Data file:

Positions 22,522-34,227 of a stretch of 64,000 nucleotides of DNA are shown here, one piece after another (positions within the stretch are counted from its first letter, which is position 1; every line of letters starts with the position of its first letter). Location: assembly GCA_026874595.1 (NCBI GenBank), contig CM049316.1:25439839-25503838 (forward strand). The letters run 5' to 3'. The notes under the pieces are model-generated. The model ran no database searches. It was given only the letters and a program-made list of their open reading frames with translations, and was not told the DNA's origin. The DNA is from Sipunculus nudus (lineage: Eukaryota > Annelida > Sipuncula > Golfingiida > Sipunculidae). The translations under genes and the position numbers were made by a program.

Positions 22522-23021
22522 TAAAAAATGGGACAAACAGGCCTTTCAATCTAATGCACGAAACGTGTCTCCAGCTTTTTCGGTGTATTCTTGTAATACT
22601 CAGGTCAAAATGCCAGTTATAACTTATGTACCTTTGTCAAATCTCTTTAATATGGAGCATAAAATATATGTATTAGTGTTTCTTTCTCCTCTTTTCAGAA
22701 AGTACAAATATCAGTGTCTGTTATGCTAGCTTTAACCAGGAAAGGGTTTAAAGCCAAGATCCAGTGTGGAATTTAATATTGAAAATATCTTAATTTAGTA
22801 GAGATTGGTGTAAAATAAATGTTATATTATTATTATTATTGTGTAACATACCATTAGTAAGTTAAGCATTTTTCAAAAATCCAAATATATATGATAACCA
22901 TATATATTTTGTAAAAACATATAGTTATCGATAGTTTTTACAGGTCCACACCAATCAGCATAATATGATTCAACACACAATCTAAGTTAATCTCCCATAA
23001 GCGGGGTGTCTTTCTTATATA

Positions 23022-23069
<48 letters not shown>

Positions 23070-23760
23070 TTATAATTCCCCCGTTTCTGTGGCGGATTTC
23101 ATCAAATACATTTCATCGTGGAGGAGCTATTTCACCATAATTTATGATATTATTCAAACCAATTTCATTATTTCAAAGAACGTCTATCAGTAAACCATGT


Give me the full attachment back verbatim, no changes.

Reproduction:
Positions 22,522-34,227 of a stretch of 64,000 nucleotides of DNA are shown here, one piece after another (positions within the stretch are counted from its first letter, which is position 1; every line of letters starts with the position of its first letter). Location: assembly GCA_026874595.1 (NCBI GenBank), contig CM049316.1:25439839-25503838 (forward strand). The letters run 5' to 3'. The notes under the pieces are model-generated. The model ran no database searches. It was given only the letters and a program-made list of their open reading frames with translations, and was not told the DNA's origin. The DNA is from Sipunculus nudus (lineage: Eukaryota > Annelida > Sipuncula > Golfingiida > Sipunculidae). The translations under genes and the position numbers were made by a program.

Positions 22522-23021
22522 TAAAAAATGGGACAAACAGGCCTTTCAATCTAATGCACGAAACGTGTCTCCAGCTTTTTCGGTGTATTCTTGTAATACT
22601 CAGGTCAAAATGCCAGTTATAACTTATGTACCTTTGTCAAATCTCTTTAATATGGAGCATAAAATATATGTATTAGTGTTTCTTTCTCCTCTTTTCAGAA
22701 AGTACAAATATCAGTGTCTGTTATGCTAGCTTTAACCAGGAAAGGGTTTAAAGCCAAGATCCAGTGTGGAATTTAATATTGAAAATATCTTAATTTAGTA
22801 GAGATTGGTGTAAAATAAATGTTATATTATTATTATTATTGTGTAACATACCATTAGTAAGTTAAGCATTTTTCAAAAATCCAAATATATATGATAACCA
22901 TATATATTTTGTAAAAACATATAGTTATCGATAGTTTTTACAGGTCCACACCAATCAGCATAATATGATTCAACACACAATCTAAGTTAATCTCCCATAA
23001 GCGGGGTGTCTTTCTTATATA

Positions 23022-23069
<48 letters not shown>

Positions 23070-23760
23070 TTATAATTCCCCCGTTTCTGTGGCGGATTTC
23101 ATCAAATACATTTCATCGTGGAGGAGCTATTTCACCATAATTTATGATATTATTCAAACCAATTTCATTATTTCAAAGAACGTCTATCAGTAAACCATGT